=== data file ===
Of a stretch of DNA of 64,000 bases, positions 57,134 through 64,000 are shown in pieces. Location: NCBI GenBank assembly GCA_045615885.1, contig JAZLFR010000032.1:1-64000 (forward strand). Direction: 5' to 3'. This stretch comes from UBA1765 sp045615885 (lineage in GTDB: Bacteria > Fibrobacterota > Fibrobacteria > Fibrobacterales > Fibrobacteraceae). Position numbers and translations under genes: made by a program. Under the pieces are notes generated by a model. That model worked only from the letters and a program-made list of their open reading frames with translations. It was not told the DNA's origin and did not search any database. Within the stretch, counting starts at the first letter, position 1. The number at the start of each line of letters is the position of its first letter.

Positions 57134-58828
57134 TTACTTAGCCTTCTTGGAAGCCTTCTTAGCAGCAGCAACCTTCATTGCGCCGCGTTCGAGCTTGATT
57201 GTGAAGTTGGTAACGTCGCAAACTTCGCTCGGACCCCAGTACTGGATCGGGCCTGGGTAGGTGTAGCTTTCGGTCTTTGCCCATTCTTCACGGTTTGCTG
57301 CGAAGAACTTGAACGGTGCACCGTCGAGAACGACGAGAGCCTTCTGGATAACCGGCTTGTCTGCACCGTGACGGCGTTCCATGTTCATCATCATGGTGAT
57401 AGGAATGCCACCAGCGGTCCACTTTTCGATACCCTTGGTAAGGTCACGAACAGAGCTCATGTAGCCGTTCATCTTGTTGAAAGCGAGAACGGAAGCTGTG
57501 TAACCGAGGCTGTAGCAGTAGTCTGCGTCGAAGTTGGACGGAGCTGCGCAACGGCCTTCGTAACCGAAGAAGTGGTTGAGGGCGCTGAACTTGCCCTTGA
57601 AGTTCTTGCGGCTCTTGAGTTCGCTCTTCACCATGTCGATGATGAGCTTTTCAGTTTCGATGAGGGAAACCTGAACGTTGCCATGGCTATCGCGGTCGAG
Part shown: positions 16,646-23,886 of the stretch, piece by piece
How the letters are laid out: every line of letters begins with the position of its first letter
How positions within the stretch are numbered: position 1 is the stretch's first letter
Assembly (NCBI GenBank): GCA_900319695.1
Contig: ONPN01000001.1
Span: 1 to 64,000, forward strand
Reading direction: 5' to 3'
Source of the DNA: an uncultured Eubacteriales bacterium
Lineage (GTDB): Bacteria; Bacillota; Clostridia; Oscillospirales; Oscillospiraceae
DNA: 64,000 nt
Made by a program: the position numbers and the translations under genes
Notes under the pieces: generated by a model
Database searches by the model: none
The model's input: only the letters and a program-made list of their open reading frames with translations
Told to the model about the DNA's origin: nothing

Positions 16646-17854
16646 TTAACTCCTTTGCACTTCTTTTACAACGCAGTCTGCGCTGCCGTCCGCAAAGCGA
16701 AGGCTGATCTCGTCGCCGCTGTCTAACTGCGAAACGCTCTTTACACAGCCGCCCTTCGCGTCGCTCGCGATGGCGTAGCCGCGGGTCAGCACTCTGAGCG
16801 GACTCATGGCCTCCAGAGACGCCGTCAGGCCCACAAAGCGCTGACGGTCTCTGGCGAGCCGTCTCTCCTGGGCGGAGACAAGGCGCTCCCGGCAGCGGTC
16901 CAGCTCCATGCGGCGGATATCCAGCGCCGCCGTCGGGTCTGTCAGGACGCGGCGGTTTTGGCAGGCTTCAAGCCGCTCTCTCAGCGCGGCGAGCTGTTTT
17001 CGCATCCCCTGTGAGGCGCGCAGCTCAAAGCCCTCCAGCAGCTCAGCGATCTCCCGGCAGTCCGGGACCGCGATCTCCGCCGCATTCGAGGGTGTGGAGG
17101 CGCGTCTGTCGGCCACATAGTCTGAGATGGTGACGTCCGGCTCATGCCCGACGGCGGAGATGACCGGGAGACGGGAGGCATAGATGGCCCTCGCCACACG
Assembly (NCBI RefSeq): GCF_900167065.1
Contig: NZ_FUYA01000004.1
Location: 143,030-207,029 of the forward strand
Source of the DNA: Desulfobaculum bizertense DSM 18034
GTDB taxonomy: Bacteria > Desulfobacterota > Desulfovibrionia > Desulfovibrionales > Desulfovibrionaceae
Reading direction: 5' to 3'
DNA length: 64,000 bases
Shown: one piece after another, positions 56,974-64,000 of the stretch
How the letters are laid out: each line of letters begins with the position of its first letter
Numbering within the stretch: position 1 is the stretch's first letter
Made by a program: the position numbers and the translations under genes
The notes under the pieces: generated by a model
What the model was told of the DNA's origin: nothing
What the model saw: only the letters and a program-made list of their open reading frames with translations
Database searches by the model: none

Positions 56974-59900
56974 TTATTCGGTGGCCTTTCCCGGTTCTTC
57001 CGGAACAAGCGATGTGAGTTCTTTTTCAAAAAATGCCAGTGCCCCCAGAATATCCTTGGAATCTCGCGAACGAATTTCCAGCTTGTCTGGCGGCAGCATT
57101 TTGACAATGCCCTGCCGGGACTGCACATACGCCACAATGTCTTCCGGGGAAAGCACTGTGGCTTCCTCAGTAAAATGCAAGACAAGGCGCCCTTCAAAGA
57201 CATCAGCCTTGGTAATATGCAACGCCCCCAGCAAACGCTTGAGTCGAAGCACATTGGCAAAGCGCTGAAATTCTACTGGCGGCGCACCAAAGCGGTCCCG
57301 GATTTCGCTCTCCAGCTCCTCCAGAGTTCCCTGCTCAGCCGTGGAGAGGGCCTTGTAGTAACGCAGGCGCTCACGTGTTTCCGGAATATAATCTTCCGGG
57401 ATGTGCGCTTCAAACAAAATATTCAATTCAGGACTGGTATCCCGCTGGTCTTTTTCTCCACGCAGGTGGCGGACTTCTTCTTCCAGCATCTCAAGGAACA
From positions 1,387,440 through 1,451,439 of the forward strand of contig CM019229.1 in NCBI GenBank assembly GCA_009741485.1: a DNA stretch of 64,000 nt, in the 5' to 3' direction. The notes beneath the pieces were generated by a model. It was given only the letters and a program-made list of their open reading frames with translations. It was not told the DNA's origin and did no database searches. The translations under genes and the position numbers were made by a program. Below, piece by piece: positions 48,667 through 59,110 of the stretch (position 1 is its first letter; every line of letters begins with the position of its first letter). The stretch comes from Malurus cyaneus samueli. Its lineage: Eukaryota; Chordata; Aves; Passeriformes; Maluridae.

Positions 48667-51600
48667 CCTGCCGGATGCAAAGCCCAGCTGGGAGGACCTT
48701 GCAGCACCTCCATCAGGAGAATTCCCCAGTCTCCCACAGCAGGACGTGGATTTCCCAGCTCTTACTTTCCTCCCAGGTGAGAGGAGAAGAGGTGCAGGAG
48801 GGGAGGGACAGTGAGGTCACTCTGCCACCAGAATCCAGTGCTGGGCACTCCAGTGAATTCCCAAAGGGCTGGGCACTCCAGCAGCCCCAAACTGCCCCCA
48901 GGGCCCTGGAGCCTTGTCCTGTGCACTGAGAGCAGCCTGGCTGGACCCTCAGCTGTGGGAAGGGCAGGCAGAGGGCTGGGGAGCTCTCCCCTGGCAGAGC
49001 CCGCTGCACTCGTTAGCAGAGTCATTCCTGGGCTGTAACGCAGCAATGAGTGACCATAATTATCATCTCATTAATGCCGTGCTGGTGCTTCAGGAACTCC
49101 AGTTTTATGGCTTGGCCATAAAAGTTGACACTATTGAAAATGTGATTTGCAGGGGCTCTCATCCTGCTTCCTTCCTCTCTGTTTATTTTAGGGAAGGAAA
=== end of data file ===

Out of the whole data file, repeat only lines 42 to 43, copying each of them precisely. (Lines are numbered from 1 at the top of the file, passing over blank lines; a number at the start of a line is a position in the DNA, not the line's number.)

The notes under the pieces: generated by a model
What the model was told of the DNA's origin: nothing